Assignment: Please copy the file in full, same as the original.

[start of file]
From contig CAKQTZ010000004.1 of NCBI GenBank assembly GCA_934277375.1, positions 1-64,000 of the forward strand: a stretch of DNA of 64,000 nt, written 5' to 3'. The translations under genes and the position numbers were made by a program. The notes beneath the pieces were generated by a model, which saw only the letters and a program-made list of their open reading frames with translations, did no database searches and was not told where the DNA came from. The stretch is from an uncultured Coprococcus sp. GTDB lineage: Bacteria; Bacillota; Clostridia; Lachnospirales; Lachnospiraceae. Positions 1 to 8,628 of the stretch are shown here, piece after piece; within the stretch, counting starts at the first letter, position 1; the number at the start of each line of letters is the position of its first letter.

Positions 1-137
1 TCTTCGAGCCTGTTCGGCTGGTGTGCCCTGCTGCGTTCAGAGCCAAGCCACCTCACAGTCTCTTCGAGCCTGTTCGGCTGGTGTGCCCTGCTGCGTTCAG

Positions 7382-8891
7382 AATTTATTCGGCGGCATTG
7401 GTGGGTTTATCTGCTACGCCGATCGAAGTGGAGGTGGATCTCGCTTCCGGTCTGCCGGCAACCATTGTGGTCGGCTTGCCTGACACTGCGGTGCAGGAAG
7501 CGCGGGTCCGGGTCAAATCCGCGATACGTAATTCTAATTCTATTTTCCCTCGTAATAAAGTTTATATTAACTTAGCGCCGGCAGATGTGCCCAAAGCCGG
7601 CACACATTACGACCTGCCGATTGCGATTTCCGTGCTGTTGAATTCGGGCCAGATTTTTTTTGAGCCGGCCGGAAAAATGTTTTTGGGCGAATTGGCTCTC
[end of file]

From contig CAKQTZ010000004.1 of NCBI GenBank assembly GCA_934277375.1, positions 1-64,000 of the forward strand: a stretch of DNA of 64,000 nt, written 5' to 3'. The translations under genes and the position numbers were made by a program. The notes beneath the pieces were generated by a model, which saw only the letters and a program-made list of their open reading frames with translations, did no database searches and was not told where the DNA came from. The stretch is from an uncultured Coprococcus sp. GTDB lineage: Bacteria; Bacillota; Clostridia; Lachnospirales; Lachnospiraceae. Positions 1 to 8,628 of the stretch are shown here, piece after piece; within the stretch, counting starts at the first letter, position 1; the number at the start of each line of letters is the position of its first letter.

Positions 1-137
1 TCTTCGAGCCTGTTCGGCTGGTGTGCCCTGCTGCGTTCAGAGCCAAGCCACCTCACAGTCTCTTCGAGCCTGTTCGGCTGGTGTGCCCTGCTGCGTTCAG

Positions 7382-8891
7382 AATTTATTCGGCGGCATTG
7401 GTGGGTTTATCTGCTACGCCGATCGAAGTGGAGGTGGATCTCGCTTCCGGTCTGCCGGCAACCATTGTGGTCGGCTTGCCTGACACTGCGGTGCAGGAAG
7501 CGCGGGTCCGGGTCAAATCCGCGATACGTAATTCTAATTCTATTTTCCCTCGTAATAAAGTTTATATTAACTTAGCGCCGGCAGATGTGCCCAAAGCCGG
7601 CACACATTACGACCTGCCGATTGCGATTTCCGTGCTGTTGAATTCGGGCCAGATTTTTTTTGAGCCGGCCGGAAAAATGTTTTTGGGCGAATTGGCTCTC